Introduction (E) - Synopsis and commentary

Synopsis of Introduction (E)

Introduction (E)

There is an invocation to listen to the Bard, a prophetic poet who is beyond time. He has witnessed the Word of God (a reference to Christ) calling to – and weeping over - the soul of fallen humanity, since he is capable of renewing the ‘light'. With this in mind, the Bard, or possibly the Holy Word, addresses the Earth, encouraging it to stir and be renewed in light and / or return to God, or its innocent state, since the ‘morn' / ‘break of day' is imminent.

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Accompanying teaching resources


Critics have disagreed on the interpretation of the Bard:

  • Some see him as a benevolent prophet, weeping over the fallen world, where the self is divided and locked in itself (see Religious / philosophical background > Blake's religious outlook). ‘Return' would then be a return to the undivided state, where there is no destructive selfconsciousness
  • Others see him as the representative of an autocratic tyrannical God. This God is jealous and possessive, wishing to have power over the earth. ‘Return' would thus mean returning to a state of subjection, bound by laws which restrict liberty and produce shame. This God, according to Blake, is a figure which a fallen, divided humanity has created for itself.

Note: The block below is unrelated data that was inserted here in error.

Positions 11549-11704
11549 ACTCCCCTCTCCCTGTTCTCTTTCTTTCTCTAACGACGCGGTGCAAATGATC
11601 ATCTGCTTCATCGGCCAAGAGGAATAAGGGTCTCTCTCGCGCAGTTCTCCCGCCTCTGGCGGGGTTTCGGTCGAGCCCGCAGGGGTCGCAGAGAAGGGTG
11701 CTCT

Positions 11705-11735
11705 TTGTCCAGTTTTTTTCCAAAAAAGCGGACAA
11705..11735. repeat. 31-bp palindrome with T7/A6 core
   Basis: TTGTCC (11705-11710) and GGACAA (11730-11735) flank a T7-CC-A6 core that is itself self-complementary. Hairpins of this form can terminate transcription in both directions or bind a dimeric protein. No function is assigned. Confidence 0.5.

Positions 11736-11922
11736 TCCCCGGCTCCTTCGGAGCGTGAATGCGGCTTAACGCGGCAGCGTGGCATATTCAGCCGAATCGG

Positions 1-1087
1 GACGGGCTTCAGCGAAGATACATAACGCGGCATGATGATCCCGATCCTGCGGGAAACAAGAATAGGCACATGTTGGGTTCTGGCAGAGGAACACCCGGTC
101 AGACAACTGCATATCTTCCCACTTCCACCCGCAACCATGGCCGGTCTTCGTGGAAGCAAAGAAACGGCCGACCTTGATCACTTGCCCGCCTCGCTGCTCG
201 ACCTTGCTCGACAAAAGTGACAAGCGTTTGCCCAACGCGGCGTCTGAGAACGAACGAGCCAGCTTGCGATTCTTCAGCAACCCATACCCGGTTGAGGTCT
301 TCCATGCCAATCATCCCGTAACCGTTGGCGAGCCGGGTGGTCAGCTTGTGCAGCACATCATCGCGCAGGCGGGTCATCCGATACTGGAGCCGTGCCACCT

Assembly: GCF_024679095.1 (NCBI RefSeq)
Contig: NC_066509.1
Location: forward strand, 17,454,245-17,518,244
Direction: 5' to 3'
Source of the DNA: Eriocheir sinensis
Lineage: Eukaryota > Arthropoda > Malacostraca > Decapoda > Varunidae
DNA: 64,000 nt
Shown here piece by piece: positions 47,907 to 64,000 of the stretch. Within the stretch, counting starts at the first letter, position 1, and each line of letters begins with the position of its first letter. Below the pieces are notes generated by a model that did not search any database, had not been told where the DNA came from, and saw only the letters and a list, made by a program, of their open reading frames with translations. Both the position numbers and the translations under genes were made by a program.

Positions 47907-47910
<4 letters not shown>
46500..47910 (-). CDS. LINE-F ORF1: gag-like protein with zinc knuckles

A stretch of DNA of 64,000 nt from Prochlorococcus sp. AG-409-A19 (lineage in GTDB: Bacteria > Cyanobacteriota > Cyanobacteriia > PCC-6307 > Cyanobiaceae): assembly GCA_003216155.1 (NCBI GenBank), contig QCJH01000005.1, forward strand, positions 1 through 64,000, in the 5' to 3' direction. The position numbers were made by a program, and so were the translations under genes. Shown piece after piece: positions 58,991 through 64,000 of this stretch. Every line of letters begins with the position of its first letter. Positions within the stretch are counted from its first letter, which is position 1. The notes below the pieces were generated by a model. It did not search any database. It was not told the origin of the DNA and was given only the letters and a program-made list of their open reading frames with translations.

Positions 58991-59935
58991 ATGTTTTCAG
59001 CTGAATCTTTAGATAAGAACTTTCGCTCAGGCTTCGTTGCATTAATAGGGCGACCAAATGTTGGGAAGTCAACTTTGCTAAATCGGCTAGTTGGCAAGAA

The Bard addresses the earth (from which the human being is made – see Genesis 2:7), as though it represents all fallen humanity.

More on the fall of creation: According to the Bible, the disobedience of humankind signified by Adam and Eve affected the whole of creation. The ground was cursed (Genesis 3:17-18) and everything subjected to decay and death in a way that it had not been in the Garden of Eden (Romans 8:20-22). However, this process will be reversed once humankind's relationship with God is perfectly restored and he creates a new heaven and new earth Revelation 21:1-5.

However we interpret the Bard, it is perhaps more important that we are aware of the tone of his message; he is a voice of correction, concerned with what is awry in human life. In this, he is the opposite of the child-piper in the poem Introduction in the Songs of Innocence:

  • The standpoint of innocence cannot or will not perceive what is destructive or makes it vulnerable
  • The standpoint of experience is one which focuses on what is wrong in life.

Investigating Introduction (E)

  • Compare the mood and attitude to the earth in this poem and in Introduction in the Songs of Innocence.
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